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I assume by $C(\mathbb{R})$ the question means the vector space of continuous real functions, but I'm not completely sure of that.

How might I go about formally proving this? Obviously I could say that there's no way you can get the graph of any of these functions through linear combinations of the other two, but that's not very formal. Writing out $$c_1x +c_2cosx+c_3\frac{x^2}{1+x^2} =0$$ isn't very helpful either as far as I can see. Any help is appreciated!

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The equation you wrote must hold for any $x\in\mathbb{R}$. Put $x=0$ into the equation and you will get $c_2=0$. Then put $x=1$ and $x=-1$ to show that $c_1=c_3=0$.

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  • $\begingroup$ I see, that makes sense thank you very much! $\endgroup$ – James Ronald Apr 22 at 15:02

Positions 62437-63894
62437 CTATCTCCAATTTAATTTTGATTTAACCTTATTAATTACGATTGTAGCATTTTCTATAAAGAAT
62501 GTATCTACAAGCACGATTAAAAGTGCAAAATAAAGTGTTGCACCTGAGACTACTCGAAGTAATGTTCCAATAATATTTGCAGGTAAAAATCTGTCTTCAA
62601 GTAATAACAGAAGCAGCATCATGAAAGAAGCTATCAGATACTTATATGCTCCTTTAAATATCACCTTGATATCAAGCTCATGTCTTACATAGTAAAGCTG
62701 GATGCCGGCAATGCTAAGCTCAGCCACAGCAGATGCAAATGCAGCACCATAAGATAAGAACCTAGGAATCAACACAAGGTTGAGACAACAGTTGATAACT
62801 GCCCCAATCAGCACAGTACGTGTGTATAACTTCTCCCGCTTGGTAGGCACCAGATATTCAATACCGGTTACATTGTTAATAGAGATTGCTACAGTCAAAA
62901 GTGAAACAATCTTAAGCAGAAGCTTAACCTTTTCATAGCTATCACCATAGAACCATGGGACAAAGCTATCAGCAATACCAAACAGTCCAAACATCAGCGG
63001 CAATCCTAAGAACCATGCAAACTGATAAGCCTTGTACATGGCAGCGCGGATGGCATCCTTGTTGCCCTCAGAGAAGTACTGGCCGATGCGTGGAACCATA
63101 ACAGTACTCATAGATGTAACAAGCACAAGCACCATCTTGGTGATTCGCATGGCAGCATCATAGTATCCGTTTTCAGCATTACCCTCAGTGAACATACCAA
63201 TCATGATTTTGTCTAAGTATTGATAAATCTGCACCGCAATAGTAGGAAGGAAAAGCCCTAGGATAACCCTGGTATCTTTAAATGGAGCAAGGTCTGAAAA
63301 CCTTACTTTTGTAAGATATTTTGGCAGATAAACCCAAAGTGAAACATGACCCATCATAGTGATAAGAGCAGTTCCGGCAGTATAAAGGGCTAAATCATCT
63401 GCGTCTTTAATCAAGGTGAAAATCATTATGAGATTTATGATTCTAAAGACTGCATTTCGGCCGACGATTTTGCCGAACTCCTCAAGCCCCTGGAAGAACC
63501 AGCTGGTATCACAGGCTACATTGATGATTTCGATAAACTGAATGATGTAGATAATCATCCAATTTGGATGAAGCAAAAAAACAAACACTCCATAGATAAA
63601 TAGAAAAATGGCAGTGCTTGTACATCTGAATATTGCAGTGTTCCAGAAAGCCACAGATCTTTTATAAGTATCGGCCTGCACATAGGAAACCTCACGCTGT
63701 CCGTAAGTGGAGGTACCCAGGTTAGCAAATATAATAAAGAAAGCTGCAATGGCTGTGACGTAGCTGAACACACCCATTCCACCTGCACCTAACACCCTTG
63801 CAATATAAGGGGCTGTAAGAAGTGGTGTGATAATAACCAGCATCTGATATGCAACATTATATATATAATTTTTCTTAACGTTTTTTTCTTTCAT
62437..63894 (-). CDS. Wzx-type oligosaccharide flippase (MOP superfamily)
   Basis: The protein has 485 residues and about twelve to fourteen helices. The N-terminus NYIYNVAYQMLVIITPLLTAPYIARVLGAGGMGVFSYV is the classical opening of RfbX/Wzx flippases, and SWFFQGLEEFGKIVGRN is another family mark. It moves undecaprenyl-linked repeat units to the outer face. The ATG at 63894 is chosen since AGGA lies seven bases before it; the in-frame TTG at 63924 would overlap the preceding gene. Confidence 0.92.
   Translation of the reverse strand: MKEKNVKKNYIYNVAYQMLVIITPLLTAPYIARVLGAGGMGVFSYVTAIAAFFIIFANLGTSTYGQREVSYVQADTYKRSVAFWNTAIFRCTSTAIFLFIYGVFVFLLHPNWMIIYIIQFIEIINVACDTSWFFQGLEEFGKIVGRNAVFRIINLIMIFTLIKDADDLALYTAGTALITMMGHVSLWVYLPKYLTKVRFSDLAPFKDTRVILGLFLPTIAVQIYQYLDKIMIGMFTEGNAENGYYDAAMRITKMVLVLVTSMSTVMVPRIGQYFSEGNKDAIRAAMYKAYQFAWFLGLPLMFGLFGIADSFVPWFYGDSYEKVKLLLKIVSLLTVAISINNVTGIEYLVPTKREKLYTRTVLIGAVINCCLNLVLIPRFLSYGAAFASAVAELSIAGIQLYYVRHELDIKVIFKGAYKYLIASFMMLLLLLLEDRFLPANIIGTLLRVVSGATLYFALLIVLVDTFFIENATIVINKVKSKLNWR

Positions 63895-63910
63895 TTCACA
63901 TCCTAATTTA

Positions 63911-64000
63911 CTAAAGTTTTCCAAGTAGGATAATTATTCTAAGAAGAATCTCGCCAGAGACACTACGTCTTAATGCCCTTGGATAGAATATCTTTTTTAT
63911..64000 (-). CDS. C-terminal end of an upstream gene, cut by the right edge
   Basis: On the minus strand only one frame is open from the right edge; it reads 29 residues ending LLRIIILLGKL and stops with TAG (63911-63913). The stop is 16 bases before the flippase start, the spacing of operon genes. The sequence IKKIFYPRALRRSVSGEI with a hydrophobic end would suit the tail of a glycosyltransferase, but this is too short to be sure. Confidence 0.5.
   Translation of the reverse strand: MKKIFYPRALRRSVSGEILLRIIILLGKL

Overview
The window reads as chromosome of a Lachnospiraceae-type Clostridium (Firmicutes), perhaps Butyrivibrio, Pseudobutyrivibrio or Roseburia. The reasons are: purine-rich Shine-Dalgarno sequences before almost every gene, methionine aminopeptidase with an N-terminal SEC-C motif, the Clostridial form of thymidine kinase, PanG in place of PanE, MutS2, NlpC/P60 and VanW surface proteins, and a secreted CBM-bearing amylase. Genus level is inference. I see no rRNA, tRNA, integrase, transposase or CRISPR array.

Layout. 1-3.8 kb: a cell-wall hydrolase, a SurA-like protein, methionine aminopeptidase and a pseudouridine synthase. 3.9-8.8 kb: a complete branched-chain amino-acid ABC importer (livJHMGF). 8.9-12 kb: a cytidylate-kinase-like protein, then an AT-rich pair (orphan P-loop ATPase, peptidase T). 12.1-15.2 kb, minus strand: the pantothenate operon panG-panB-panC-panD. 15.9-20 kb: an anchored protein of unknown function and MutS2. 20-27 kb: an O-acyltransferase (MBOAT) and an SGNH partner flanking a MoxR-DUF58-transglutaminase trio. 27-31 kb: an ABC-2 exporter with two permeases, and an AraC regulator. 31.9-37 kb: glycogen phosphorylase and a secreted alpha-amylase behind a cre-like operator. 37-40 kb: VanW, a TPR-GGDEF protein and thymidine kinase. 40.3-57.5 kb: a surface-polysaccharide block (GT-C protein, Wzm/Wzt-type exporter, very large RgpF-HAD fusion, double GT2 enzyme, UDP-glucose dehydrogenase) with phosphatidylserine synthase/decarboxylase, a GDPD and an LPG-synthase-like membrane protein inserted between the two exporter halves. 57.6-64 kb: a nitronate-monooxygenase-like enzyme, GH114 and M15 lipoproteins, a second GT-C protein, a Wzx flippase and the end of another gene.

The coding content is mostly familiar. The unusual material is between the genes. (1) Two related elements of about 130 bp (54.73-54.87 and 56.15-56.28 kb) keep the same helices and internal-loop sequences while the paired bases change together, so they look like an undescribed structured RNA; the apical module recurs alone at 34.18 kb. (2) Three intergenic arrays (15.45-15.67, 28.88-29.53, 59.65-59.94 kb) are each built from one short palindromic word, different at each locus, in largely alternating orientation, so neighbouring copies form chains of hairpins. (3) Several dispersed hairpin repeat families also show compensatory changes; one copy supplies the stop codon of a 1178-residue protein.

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Alternative approach: $\frac{x^2}{1+x^2}$ cannot be a linear combination of $x$ and $\cos x$ since the latter are entire functions, while $\frac{x^2}{1+x^2}$ is not. $x$ and $\cos x$ are obviously linearly independent since the former vanishes at a single point, while the latter is a periodic function.

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  • $\begingroup$ Thank you! Could you explain what you mean when you say $x$ vanishes at a single point? $\endgroup$ – James Ronald Apr 22 at 15:05
  • $\begingroup$ @JamesRonald: the only solution of $x=0$ is $x=0$, while the solutions of $\cos x=0$ form the set $\frac{\pi}{2}+\pi\mathbb{Z}$. $\endgroup$ – Jack D'Aurizio Apr 22 at 15:06

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